Protecting Your Property from Your Dog
While dogs are a worthwhile and treasured addition to family life, they also pose a substantial risk to the things we own. Dogs interact with the world through their mouths in much the same way that we humans interact with the world through our fingers and hands. Problems arise from the fact that the items we keep in our households – like chairs, pillows and tables – are often not designed to be chewed upon. In this article, we’ll examine some of the ways in which a dog can destroy your belongings and how to prevent them from doing so.
Table of Contents
Keep chewable items out of reach
The best way to keep your dog safe from your home is to restrict its access to hazardous objects and substances. Medicine cabinets should be kept out of reach of dogs, as should chemical cleaning agents. Antifreeze is of particular concern, since it has a sweet taste which dogs love, but it is also incredibly poisonous and can kill in minutes.
Similarly, sharp objects like knives and scissors should be stowed safely away, as should glassware and other things which might hurt the dog’s mouth. CDs, DVDs and Blu-ray disks can cause great harm to any dog that decides to chew on one – the disk can snap into pointy shards which can cut your dog’s throat.Finally, if you happen to be cooking, then ensure that your dog’s access to the kitchen is restricted. The last thing you want is for a boisterous dog to clatter into your legs while you’re flambéing some chicken.
Get your Dog a chew toy
The best way to protect your furniture from your dog’s teeth it to present it with an alternative in the form of a soft chewy toy – though make sure that you buy your dog a toy which is designed with dogs in mind. Toys intended for humans are rarely robust enough to withstand the rigours of a dog’s teeth; they will often quickly disintegrate into shards, which can tear at your dog’s mouth and oesophagus.
If the dog has destructive tendencies, then these might be heightened when you leave the house. This is because such behaviors are often brought about by anxiety, which can be exacerbated by separation from an owner. These behaviors should not persist far past adolescence.Dogs which are persistently destructive should be taken to a vet.
Dog-proof your car
Walking the dog is not a difficult thing to do – simply attach your dog to its lead, step outside the front door and begin walking. For those of us with the good fortune to live within walking distance of a park or nature reserve, this is particularly so.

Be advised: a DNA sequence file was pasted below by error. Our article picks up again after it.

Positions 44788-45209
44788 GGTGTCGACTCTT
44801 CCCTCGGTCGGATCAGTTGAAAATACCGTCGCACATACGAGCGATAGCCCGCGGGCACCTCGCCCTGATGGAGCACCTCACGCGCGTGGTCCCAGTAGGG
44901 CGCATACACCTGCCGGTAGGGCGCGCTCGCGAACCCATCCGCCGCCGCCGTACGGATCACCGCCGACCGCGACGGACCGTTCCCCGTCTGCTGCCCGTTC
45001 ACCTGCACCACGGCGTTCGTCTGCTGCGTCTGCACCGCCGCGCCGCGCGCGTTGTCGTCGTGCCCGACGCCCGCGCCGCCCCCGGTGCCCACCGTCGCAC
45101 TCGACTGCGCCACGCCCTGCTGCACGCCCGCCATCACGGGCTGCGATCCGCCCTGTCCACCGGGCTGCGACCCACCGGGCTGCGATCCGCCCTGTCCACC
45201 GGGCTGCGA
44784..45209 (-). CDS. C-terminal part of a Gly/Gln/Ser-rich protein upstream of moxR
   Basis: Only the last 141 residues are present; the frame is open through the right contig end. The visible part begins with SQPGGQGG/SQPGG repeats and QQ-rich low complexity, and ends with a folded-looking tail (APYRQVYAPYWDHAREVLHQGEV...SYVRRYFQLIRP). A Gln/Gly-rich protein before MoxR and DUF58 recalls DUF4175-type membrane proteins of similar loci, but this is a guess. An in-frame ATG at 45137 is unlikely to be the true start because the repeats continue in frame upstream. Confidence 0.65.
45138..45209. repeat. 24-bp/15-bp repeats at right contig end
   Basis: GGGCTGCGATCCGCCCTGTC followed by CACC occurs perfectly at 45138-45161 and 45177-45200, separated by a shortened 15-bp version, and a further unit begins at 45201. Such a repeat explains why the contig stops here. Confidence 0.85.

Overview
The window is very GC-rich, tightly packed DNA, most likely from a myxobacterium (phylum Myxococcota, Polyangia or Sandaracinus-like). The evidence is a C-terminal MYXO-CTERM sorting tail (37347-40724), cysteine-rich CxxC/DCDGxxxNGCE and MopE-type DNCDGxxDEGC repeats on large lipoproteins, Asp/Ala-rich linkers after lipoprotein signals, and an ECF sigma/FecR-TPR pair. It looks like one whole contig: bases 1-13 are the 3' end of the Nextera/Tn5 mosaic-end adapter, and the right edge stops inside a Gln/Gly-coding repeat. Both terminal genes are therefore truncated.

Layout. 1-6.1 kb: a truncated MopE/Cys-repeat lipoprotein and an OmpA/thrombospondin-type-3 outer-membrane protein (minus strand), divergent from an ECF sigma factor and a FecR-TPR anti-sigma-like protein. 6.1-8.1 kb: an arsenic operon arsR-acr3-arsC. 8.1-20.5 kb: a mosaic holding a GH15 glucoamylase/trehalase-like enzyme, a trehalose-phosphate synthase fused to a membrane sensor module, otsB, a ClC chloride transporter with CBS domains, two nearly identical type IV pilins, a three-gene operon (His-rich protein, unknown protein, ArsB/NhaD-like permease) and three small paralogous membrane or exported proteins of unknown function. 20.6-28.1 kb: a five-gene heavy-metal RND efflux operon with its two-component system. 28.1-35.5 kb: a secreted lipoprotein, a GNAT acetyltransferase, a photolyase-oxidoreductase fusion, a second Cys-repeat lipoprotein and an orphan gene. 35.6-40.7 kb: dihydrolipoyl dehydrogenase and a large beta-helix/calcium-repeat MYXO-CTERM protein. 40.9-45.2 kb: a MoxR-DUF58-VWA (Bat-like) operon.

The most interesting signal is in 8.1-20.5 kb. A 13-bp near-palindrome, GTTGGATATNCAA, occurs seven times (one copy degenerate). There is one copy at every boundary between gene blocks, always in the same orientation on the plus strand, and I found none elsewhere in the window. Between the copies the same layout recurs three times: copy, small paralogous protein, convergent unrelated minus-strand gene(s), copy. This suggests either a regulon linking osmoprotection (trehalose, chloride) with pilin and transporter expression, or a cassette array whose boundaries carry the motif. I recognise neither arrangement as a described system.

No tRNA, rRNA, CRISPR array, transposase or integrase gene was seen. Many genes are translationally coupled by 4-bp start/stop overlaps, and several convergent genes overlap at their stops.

Some of us, on the other hand, might wish to take our dogs further afield and to do this we need to load them into the backs of our cars. But keeping a dog in your car boot can be a hazardous business – after just a few weeks of dog-ferrying, the state of the boot will deteriorate. Fortunately, there exists a way to protect against this damage and that is through the use of a boot liner.
Generally speaking, boot liners for dogs come in three different forms.
Universal boot protectors are the most basic sort available. They consist of an ill-fitting bag of cheap fabric. As such, they cannot withstand much punishment before they need to be replaced, and will not fit the boot snugly enough that every piece of dirt will be excluded.
Rigid boot liners are slightly superior to universal ones in that the base of the liner is – you guessed it – rigid. This means that they fit flat to the bottom of the boot. That said, they offer minimal protection to the walls and so are less than ideal for dogs, which tend to move around a great deal.
A tailored boot liner is the ultimate solution, and one which is consequently more expensive than either of the other two options discussed here. That said, a tailored boot liner is also more often than not, cheaper in the long run as it will be far more durable and offer far better protection for your boot, thereby minimizing the cost of cleaning the boot and replacing the liner. A boot liner is a particularly important piece of equipment when one considers that some cars can cost upwards of six figures – and that a dirty or damaged interior can affect the resale value enormously.